-To this day Paul has an inordinate amount of influence on the Church’s doctrine.
-Throughout the Church’s history there has been a tendency to place our focus on another, better realm that await us beyond this fallen and depraved world.
-Our fixation on a battle between good and evil, between God and Satan, is reminiscent of the dualism found in Marcion and Gnostic theologies.
-And, of course, the Church has tried it’s best take the Jewishness out of Jesus (and make villains out of the Jews – some believe that it was the Church’s repressed Marcionism that helped fuel the dogma of Hitler’s ‘Final Solution”).
As outlandish as Marcion’s theology may sound to us today, who have known nothing other than modern Christian ‘orthodoxy’ (the theology of the victors), does it really sound any more outlandish than the concept of a triune God? (Try asking your Jewish or Muslim friends that question.) Again, the problem seems to lie within the combined ideas of Biblical literalism and inerrancy. A more relaxed, though possibly just as devout, reading of scriptures can solve this problem and, in my experience, help immensely with one’s understanding of God.
It was the cognitive dissonance caused by trying to believe contradictory ideas, ideas not just found in a literal reading of the Bible but ideas thought up by theologians in their attempts to square their own contradictory readings of scriptures, that had me doing the same thing that the ‘orthodox’ had already done and continue to do: embracing heresy to prove orthodoxy.
In his defense of John Calvin’s allowing Michael Servetus to be burned at the stake, J. Steven Wilkens says:
If one contends that Calvin was in error in agreeing with the execution of heretics then why is there not equal indignation against all the other leaders who supported and carried out and supported these measures elsewhere. None less than the honored Thomas Aquinas explicitly supported the burning of heretics saying, “If the heretic still remains pertinacious the church, despairing of his conversion, provides for the salvation of others by separating him from the church by the sentence of excommunication and then leaves him to the secular judge to be exterminated from the world by death.” (Summa Theologiae, IIaIIae q. 11 a. 3)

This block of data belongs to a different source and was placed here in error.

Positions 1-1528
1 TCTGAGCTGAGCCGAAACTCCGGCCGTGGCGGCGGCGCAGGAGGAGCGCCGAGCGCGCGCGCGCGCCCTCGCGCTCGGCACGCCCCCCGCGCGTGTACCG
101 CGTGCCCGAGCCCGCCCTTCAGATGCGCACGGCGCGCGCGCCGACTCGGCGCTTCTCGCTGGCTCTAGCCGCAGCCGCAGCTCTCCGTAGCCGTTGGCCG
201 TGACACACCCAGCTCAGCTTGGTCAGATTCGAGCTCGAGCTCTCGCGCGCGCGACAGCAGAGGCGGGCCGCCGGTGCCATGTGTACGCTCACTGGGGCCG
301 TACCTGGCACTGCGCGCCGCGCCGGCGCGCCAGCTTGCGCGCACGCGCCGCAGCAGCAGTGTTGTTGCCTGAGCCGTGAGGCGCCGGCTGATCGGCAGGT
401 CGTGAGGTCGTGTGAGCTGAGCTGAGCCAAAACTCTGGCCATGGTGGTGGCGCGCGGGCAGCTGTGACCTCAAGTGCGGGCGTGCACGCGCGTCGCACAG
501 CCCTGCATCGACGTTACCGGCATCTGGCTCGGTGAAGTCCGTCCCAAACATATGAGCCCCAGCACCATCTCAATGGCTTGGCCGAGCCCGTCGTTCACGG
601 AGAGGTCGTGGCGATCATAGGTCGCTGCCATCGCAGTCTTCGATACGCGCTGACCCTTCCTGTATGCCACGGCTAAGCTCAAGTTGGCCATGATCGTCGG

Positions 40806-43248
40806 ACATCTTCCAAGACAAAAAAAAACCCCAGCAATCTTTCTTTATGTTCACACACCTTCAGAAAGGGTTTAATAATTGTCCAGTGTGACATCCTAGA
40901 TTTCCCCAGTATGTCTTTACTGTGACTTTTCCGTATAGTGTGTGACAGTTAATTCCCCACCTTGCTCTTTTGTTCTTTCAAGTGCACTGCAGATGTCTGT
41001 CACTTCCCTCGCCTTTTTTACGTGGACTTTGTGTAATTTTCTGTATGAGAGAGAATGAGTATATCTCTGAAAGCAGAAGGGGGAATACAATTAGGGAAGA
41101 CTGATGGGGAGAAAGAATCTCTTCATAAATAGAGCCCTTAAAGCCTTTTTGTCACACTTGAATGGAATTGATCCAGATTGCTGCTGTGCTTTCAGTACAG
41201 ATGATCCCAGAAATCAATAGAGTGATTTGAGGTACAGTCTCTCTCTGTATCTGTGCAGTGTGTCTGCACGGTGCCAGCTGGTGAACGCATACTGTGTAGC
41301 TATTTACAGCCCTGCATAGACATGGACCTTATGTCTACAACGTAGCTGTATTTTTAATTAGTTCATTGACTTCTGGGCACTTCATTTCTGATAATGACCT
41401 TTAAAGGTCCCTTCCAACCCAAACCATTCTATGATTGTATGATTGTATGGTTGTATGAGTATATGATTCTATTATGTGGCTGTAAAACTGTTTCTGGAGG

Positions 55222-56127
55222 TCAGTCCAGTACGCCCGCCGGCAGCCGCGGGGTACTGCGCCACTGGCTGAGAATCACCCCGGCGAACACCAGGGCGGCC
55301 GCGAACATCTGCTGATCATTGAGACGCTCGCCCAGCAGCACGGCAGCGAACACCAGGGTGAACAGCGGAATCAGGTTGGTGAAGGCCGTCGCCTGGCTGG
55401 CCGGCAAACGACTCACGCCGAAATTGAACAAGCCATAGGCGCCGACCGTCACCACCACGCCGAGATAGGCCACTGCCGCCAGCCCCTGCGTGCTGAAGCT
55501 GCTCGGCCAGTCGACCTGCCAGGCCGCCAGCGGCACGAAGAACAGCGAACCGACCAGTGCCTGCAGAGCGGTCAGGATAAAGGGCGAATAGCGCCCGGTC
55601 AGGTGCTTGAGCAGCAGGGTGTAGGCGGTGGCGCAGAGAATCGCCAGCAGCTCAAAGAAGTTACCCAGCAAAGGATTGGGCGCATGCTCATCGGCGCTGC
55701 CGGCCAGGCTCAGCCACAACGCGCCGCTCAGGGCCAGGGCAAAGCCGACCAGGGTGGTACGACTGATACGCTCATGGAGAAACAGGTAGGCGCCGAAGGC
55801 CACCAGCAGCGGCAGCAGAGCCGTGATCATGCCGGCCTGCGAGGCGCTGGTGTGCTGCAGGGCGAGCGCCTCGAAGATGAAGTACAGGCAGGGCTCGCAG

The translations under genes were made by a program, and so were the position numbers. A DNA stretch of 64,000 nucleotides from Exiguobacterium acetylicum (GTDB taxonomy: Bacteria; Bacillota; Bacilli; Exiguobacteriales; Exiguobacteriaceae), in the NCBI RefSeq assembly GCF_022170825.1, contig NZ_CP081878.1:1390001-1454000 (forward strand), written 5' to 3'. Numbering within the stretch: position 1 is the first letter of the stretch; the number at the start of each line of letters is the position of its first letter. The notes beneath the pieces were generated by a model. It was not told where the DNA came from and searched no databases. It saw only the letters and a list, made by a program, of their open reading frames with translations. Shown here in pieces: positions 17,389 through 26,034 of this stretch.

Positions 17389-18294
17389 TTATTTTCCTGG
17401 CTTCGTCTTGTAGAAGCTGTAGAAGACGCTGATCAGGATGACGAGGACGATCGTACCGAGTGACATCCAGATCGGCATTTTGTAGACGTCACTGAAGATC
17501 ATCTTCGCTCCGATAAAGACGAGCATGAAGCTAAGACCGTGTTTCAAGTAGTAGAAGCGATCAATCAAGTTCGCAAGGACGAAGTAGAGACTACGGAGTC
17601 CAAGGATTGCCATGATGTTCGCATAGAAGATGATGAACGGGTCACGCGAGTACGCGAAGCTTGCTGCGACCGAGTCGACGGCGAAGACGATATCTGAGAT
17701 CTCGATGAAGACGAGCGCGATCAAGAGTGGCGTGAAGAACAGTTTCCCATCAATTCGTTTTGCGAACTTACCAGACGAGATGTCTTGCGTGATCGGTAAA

Which, to me, points out something rather chilling: Aquinas and Calvin are considered two of Christianity’s greatest theologians. What was wrong with their theology that it would promote this type of mindset?
If there is no radical change in Church orthodoxy from that time until today – if it is true that Christian doctrine is timeless (as many insist) – then isn’t that kind of frightening?
From Merriam-Webster’s online dictionary:
- Main Entry: per·son
- Pronunciation: \ˈpər-sən\
- Function: noun
- Etymology: Middle English, from Anglo-French persone, from Latin persona actor’s mask, character in a play, person, probably from Etruscan phersu mask, from Greek prosōpa, plural of prosōpon face, mask
So, according to Merriam-Webster, the word person is derived from the Latin and Greek words for the masks that dramatic actors would hold before their faces in ancient theatrical plays. In a Greek play one actor might play many roles, each one signified by his persona, or mask, that he presented to the audience.